Your bird is now comfortably eating treats from your hand. If it isn't comfortable, continue step 3 until she is. The next step will be feeding your bird seeds with the palm of your hand. It will be discouraging at first but don't give up. Keep offering until it starts eating from your hand. Congratulations on a job well done. Earning your birds trust is the hardest part, now you will just be climbing the hill with your bird.

Last edited by CrazyConure; 12-08-2014 at 04:09 PM.
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post #2 of 12 (permalink) Old 12-03-2014, 05:15 PM Thread Starter
 
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Part Two:

In this part, we are going to discuss how to get your bird to step up on your finger. Before you start this part, make sure your bird has already accomplished the steps above.

Step 1:


take the millet and let your bird feed off it, then, slowly bring your finger in front of the millet your bird is eating from. What you have now is a bird eating millet with a finger in front and the millet behind. Let your bird get comfortable with this. It shouldn't take long.

Step 2:


Now, slowly bring the millet a tiny bit further from the bird. Your bird should be making a small bend forward to reach it. Make sure you have some space between the finger and millet. Now, as you are progressing, you will slowly be moving the finger and millet until the only way it will be getting the millet will be by stepping up. Your bird at first will run away, but like I said before...don't give up. Your bird will soon get used to it and start by putting one foot gently on your finger. As you progress forward your bird will soon perch on your finger completely. Make sure you bring the bird back to its original perch. Try not to let it fly to it, you should bring. The bird to the perch.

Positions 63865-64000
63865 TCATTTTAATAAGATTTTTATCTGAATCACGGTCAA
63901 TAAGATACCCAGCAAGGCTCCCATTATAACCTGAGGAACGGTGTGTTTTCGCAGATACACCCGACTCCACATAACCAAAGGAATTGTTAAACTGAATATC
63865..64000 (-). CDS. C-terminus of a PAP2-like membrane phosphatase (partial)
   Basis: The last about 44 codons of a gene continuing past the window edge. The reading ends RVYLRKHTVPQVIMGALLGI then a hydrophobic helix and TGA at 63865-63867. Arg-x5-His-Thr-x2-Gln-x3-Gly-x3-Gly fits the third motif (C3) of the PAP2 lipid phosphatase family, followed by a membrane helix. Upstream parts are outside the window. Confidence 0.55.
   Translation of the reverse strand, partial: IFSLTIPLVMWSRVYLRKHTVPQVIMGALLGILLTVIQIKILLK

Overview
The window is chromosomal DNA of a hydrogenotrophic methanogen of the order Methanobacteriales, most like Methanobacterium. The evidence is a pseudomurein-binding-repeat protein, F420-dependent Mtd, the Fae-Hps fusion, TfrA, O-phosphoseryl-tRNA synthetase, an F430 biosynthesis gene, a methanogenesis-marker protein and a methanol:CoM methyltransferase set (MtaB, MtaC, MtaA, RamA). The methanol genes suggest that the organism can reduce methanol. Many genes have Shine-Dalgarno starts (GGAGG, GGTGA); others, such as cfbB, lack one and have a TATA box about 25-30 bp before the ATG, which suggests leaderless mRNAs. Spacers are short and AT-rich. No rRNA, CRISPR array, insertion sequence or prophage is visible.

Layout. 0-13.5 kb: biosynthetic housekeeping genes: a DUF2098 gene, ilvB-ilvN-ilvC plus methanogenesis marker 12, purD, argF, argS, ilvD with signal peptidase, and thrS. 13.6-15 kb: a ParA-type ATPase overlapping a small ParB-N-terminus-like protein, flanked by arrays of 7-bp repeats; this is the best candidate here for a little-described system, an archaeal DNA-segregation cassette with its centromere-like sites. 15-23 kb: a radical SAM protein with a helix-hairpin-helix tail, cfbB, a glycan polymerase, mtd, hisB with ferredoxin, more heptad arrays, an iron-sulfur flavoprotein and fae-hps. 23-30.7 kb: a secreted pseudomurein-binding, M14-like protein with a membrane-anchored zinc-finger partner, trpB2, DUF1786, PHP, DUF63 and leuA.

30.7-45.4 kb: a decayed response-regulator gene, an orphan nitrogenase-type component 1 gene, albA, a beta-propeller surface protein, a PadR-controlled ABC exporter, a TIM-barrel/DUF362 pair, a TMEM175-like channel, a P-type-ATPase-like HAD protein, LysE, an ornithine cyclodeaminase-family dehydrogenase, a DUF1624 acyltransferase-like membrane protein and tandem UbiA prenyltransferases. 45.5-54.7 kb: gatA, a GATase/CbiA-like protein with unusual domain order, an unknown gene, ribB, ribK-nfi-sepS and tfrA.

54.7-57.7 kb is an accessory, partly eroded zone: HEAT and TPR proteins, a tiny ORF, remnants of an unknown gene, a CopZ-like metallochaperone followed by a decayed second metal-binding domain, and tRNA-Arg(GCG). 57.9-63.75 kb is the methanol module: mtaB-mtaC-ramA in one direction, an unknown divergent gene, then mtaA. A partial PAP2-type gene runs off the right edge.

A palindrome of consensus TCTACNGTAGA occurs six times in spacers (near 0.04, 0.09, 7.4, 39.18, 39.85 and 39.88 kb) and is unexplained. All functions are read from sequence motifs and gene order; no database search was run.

Step 3:


By this step your bird should be stepping on your finger confidently. Your next goal is to start to ditch the millet. But it has to be gradually. Your finger is in front of the bird and the millet is behind. When your approaching this position, you want the millet a little bit behind, when your bird steps up, bring the millet to the bird so I can eat comfortably. After 5-6 times of using that length, your going to put the millet even more back. Follow this routine until the millet is begind your back and the bird is stepping up without even seeing the millet. Don't forget, if the bird steps up, he gets the millet.

By this time your bird should be eager to find your finger because he associated your finger with something positive instead of negative.